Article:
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joeladis 30th November 2012 02:05 AM

Maple/Mathematica/Matlab hornresp program
I am looking at modelling a horn response similar to what David McBean did in his 'hornresp' program, but using probably Maple or Mathematica. I would be interested to know if anyone else has attempted this. I don't want to reinvent the wheel.

I also am wondering what model David McBean used in hornresp. The only comment I can find is that his work is based on Olson's horn model. If anyone (David I don't know if you will read this) knows more about the specifics of what was put into the hornresp program in terms of the physics, assumptions and equations I would appreciate hearing about. As I hope to develop such a model in Maple and/or Mathematica, I will share my results after I have had a chance to check it against David McBean's hornresp program. My background is a Ph.D. in physics with a strong mathematical background. I have previously written programs in Maple and Matlab, and am trying to come up to speed in Mathematica.

Thanks for any help any one can offer.

jcx 30th November 2012 02:49 AM

might check for Dr Earl Geddes work, he posts here as GedLee

has refs at the end of his article

for the diy audio community you might consider open source/free math sw, Octave, SciLab are free Matlib workalikes, for symbolic math sympy Python package, and the SageMath project - which includes Macsyma

john curl 30th November 2012 02:55 AM

Take care with Harry Olsen's calculations. They were done by slide-rule, and are incomplete. Look up Don Keele, and his work to get more.

hochopeper 30th November 2012 03:17 AM

I'd second the suggestion from jcx, consider the open source equivalents. I especially like the scipy/numpy/ipython/matplotlib/sympy tools and they really have come forward to be very viable and productive development environment recently and are very much aimed at scientific community wanting to just get in and be productive without having to worry too much about the programming side of things.

iPython is one tool I have really found very useful lately with its new features such as 'notebooks' that let you do development in a web browser and make prototyping blocks of code simple fast and interactive.

David McBean 30th November 2012 06:42 AM

Hi joeladis,

Most of the theory required to develop a horn loudspeaker simulation program can be found in the book "Acoustical Engineering" by Harry F. Olson.

"Acoustics" by Leo L. Beranek is also a useful text.

Kind regards,


joeladis 30th November 2012 04:54 PM

Thanks to all for reply on maple etc hornresp program
Thanks to all who responded so quickly to my post. Firstly, I already own copies of Maple, etc. My desire is to have a program that can be shared with enough detail to allow mods by knowledgeable users. I have modeled some of what is in Leach's book, and would like to get a good working model of a horn.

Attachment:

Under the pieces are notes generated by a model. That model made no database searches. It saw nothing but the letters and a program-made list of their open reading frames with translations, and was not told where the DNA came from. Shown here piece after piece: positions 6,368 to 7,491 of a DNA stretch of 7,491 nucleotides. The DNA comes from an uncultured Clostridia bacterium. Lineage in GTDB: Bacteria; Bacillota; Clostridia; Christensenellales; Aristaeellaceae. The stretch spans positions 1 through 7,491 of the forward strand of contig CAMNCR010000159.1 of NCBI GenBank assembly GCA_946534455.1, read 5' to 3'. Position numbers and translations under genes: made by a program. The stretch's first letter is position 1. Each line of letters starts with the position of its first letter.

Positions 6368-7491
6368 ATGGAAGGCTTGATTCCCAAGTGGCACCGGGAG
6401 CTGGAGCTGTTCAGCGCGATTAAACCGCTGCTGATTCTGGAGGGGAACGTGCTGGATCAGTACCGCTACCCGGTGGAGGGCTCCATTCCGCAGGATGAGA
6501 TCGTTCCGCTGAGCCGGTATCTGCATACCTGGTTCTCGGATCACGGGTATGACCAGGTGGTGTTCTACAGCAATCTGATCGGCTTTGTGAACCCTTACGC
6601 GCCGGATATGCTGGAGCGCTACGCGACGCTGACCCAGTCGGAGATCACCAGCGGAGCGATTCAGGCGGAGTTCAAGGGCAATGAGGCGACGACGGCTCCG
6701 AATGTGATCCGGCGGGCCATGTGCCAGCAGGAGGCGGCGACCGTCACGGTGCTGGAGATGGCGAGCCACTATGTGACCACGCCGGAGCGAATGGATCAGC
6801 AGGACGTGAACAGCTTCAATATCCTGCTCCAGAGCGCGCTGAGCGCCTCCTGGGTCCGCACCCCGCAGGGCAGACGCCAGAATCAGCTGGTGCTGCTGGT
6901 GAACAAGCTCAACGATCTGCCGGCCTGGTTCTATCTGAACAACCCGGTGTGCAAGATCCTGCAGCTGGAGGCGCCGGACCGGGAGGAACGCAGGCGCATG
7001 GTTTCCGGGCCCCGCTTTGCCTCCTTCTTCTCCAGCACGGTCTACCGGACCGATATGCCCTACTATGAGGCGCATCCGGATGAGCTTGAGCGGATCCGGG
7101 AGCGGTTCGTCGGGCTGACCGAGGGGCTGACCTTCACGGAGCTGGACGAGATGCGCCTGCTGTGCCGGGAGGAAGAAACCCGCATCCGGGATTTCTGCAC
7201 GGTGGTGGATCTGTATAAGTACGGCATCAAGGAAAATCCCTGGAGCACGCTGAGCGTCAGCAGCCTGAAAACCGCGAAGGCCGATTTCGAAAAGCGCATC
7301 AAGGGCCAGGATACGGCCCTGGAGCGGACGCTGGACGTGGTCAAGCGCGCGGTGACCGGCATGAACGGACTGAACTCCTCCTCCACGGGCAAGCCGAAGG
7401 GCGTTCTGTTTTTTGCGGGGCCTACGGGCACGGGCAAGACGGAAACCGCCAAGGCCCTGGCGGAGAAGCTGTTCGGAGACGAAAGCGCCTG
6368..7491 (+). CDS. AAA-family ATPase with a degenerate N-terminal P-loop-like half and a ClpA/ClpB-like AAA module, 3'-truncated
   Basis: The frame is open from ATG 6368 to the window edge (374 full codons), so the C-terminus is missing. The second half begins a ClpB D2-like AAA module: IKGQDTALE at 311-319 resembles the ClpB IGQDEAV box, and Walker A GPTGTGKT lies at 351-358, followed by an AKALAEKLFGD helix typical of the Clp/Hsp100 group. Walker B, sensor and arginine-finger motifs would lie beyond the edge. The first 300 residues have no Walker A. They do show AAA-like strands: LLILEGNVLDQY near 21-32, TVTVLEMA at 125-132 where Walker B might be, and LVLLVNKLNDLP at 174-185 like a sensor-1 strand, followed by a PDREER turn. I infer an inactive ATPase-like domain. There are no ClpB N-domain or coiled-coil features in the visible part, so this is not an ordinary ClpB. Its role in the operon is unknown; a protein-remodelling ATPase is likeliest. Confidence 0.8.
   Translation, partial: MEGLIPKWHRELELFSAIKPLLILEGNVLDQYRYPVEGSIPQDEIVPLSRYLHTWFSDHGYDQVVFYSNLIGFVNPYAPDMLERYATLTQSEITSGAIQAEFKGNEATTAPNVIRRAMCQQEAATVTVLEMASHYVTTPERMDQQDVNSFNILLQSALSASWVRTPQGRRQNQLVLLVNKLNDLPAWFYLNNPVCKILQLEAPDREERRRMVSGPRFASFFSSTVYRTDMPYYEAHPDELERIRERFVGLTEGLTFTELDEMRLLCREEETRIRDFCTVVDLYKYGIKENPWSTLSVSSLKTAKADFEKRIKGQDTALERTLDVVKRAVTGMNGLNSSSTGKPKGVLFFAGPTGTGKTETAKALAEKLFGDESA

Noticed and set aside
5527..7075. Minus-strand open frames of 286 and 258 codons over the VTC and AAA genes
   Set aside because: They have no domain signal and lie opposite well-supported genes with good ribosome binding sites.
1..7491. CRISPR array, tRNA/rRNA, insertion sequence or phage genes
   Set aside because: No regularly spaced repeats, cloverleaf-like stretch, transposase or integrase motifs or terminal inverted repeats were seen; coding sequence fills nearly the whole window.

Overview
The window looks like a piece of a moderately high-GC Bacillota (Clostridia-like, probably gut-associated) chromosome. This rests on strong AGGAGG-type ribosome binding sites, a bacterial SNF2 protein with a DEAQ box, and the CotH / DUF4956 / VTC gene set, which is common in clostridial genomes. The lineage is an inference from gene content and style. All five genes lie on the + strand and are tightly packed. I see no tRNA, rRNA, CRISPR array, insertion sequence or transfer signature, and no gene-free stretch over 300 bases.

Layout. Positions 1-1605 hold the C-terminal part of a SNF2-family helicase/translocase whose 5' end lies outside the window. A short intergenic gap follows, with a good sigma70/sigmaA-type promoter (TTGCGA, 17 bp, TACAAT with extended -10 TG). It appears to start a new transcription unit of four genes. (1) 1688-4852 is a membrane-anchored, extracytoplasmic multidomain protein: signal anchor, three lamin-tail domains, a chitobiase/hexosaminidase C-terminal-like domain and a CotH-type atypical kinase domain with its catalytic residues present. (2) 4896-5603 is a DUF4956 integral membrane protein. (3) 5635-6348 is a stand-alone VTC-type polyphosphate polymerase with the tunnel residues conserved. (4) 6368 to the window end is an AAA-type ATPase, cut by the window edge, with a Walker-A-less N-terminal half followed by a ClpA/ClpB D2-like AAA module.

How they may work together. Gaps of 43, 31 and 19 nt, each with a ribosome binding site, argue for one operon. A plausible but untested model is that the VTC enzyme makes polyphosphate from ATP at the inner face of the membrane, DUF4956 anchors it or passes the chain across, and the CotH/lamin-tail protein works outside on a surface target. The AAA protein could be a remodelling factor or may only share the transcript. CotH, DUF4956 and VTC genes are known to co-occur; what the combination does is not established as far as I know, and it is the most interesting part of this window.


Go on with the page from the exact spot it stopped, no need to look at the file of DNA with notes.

What David McBean has done is excellent (thank you, David for the reply). As a physicist I am interested in modeling and refining the model as I go along.

I don't know what the etiquette is, but if possible I would like to contact you, David, by email as I have some specifics to ask/share with you. Also, thanks all for info suggestions, I own most of the relevant texts, and have been in touch previously with Earl Geddes.

David McBean 1st December 2012 06:01 AM


Originally Posted by joeladis (
if possible I would like to contact you, David, by email as I have some specifics to ask/share with you.

Hi joeladis,

To contact me by email, click on my name on the Hornresp webpage. Please note though - while I am happy to discuss horn theory in general I am not prepared to release details of the specific models, techniques or algorithms used in Hornresp. Making the software available free of charge and providing comprehensive support to users, is the best that I can do :-).

Kind regards,


jcx 5th December 2012 04:03 AM

just ran across Horns and Enclosures '94 PhD thesis

I'm not conversant in the physics for 3d waves so can't properly critique - but looks interesting - outlines FDM wave models based in Spice electrical analogs

schmeet 5th December 2012 05:00 PM

I'd also recommend looking at
This is the best resource I have come across so far.

Also, you say you are not interested in re-inventing the wheel. However, that sounds exactly like what you are attempting to do. I'm not saying you shouldn't, i do it on a daily basis, but you should accept the fact that you are!

joeladis 13th February 2013 06:24 PM

Matlab Horn Program Zip File
1 Attachment(s)
As I promised in an earlier post (30 Nov 2012), this is the first installment of a set of programs I intend to make available to the DiY community. The Zip file,, contains a Matlab program that can be used to calculate the acoustic input impedance of a multi-segment horn that consists of any combination of cylindrical, conical and exponential segments. The Zip file also contains detailed instructions on using the Matlab program, which itself is heavily commented. The program should run on any platform on which Matlab runs. Please first read the 'Read Me First' and 'Disclaimer' files also contained in the Zip file.

Finally, I would like to thank David McBean for his communications that pointed me in fruitful directions, and for suggesting some minor corrections to what I intended to upload. I also appreciate his willingness to allow me to include comparison plots of the Matlab output with his Hornresp program.

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